December 7, 1941: Whose Day of Infamy?

Ask Not For Whom The Bell Tolls, It Tolls For Thee.

~ John Donne

Sixty years ago today units of the Imperial Japanese Navy attacked U.S. installations in Pearl Harbor, Hawaii.

Most Americans wanted to keep out of the Second World War…and then Japan attacked. Anti-war sentiment was silenced. Four days later Hitler's Germany declared war on the United States and "we" were in it for better and for worse.

FDR and his defenders painted the attack as a surprise, sneak act that justified what followed [participation in the war itself, regimentation of Americans for total war, total war itself, area bombing, unconditional surrender, concentration camps for Americans of Japanese descent, alliance with "Uncle Joe" Stalin, Operation Keelhaul, censorship, high taxes, rationing, propaganda, Bretton Woods, et cetera ad nauseum].

Those opposed to the war before Pearl Harbor had dark suspicions of "…what did the President know and when did he know it…" a useful term for a later president.

During the sixty years since FDR's defenders have gone through two versions.

The first, which lasted about 15 years, was that a combination of Japanese perfidy, Army and Navy incompetence, some bureaucratic inefficiency was to blame for being taken by surprise at Pearl Harbor. Even today (see the link to Dec. 6, 2001) the Pentagon still is maintaining perfidy by Kimmel and Short.

This first version maintains that FDR was, as were most Americans, taken by surprise by the attack.

Reputations were smeared or worse by FDR loyalists who claimed White House perfidy in hoodwinking the Army and Navy regarding prior warnings of an attack at Pearl Harbor (see Gary North's review of this topic).

Around 1960 the first version was becoming untenable. Too much contrary evidence was leaking to make it believable. So a second version began to take hold.

This second version could be properly called a "New Deal revisionism."

New Deal revisionism admits some accusations by the isolationists, but states the importance of beating both a Nazi Germany and Imperial Japan, justified both the provocations and concealment of FDR's prior knowledge of a Japanese attack. It affects that FDR was genuinely surprised by the time, place and severity of the attack.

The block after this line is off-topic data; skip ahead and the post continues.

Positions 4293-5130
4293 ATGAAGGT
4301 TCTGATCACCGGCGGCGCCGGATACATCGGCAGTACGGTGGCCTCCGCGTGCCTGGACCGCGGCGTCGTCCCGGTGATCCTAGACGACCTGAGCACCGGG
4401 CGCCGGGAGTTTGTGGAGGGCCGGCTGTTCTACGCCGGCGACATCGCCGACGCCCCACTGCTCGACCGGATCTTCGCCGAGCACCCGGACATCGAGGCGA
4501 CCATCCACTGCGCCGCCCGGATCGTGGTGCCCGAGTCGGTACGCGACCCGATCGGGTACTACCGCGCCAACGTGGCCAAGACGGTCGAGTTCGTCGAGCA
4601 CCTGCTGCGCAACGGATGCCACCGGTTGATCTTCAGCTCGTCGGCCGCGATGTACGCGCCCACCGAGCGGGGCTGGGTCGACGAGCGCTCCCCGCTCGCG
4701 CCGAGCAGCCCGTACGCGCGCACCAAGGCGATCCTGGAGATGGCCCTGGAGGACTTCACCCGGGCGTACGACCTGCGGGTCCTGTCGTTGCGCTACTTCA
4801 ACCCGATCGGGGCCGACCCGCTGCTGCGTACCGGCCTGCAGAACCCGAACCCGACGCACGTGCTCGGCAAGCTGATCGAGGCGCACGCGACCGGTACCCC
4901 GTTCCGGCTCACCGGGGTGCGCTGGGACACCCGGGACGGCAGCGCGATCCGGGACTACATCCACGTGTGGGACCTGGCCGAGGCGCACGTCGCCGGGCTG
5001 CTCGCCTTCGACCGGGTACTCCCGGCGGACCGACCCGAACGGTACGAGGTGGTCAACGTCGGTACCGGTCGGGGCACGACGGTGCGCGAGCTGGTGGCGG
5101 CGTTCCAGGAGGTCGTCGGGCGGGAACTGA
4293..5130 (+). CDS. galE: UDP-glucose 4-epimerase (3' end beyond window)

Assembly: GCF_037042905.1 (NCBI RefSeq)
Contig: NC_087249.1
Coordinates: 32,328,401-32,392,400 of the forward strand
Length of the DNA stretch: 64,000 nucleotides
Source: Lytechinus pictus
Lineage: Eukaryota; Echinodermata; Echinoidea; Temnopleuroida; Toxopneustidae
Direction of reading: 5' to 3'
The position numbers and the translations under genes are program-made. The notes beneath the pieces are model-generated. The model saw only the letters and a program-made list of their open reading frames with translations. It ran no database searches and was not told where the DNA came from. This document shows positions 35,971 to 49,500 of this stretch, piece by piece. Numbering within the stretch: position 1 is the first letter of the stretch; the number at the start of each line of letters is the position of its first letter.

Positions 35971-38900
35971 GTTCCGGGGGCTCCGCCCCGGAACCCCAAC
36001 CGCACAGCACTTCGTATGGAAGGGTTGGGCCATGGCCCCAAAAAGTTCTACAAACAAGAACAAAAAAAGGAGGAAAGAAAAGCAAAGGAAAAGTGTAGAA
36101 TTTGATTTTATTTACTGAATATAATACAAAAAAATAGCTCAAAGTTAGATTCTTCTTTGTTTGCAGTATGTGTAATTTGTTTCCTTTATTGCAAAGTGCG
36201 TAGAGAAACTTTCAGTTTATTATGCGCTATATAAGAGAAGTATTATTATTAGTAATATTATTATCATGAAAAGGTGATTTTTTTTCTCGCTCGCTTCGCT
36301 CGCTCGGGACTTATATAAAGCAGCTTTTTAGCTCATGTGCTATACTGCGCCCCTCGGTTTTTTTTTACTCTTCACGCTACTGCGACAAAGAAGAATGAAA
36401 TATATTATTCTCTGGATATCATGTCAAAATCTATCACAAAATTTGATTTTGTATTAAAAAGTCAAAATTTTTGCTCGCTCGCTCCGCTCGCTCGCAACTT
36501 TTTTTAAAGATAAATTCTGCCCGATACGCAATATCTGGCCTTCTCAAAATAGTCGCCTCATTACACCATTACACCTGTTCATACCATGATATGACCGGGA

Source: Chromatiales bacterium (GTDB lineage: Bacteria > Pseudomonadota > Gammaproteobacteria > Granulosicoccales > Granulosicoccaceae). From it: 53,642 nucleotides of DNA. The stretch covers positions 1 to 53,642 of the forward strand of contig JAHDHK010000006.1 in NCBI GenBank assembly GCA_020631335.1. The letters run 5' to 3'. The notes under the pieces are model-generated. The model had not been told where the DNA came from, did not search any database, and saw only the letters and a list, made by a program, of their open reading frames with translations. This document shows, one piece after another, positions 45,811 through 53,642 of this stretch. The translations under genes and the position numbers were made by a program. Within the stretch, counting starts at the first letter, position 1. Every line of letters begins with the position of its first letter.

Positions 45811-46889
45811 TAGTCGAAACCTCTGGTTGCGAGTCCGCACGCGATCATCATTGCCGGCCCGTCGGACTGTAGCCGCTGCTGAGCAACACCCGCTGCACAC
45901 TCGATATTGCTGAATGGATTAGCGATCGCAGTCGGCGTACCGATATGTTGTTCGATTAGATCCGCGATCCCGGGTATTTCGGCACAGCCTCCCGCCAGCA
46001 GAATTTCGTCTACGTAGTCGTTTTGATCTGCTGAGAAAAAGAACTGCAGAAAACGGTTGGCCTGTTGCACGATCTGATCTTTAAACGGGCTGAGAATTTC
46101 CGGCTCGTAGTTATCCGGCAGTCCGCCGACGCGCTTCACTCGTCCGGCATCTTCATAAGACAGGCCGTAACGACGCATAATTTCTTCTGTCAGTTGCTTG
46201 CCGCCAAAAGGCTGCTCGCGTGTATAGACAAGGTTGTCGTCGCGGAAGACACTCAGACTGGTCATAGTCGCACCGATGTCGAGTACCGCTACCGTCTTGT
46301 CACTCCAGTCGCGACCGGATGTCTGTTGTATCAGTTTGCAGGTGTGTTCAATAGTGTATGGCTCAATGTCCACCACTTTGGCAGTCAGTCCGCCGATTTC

David Ogilvy, founder of the advertising firm of Ogilvy Matheson, served in the British Embassy during the Second World War. In his 1978 memoirs [Blood, Brains and Beer, pp. 89-90] he states (William Stephenson)…was…laconic…A few days before Pearl Harbor, he telegraphed to London that a Japanese attack was expected. No such report had come from the Embassy, so Stephenson was asked to identify his source. His reply, laconic as usual: u2018The President of the United States.'"

The problem with the New Deal revisionism is that it moves the debate from the older one of whether President Franklin Roosevelt was guilty of treason ["giving aid and comfort to an enemy in time of war"] to a debate of whether FDR was perfectly innocent or justifiably devious.

Pierre Salinger's defense of John Kennedy's lying during the Cuban Missle Crisis is typical of the New Deal Revisionism ["…the President has a right to lie…"].

Now a book by a mainstream historian, Thomas Fleming The New Dealers’ War (buy it here) is making hash of FDR's defenders.

This work concedes the entirety of Pearl Harbor revisionism by the Old Right. Even the title conjurs up an Old Right flavor, "The New Dealers’ War."

During the past summer, the New York Times (see our link to this story) broke the story that the White House was preparing FDR's speech to Congress in advance of the Pearl Harbor attack. The speech where he so solemnly intoned, "…December 7th, 1941 a day that will live in infamy."

In the 60 years since the U.S. Government retains classifications of details of Pearl Harbor.

In the 60 times this tired planet has circled the sun those whose blood gets spilt, whose loved one's get buried from war, who foot the bills of war have not yet been trusted with what the federales have about Pearl Harbor.

That is wrong. It is time to open the record the government retains.

At 60 years the Japanese nor the Germans will gain advantage over us.

What advantage can Saddam Hussein, Osama bin Ladin, Khadaffi, Castro or even Laurant Kabila gain by knowing 60 year old diplomatic secrets?

Freeing the Pearl Harbor documents would only harm the reputations of those who lied to Americans.

Who would rant today to keep secret the documents of Pearl Harbor? Perhaps todays war party and, in my opinion, their theoretical or actual opposition, holds no sway with me.

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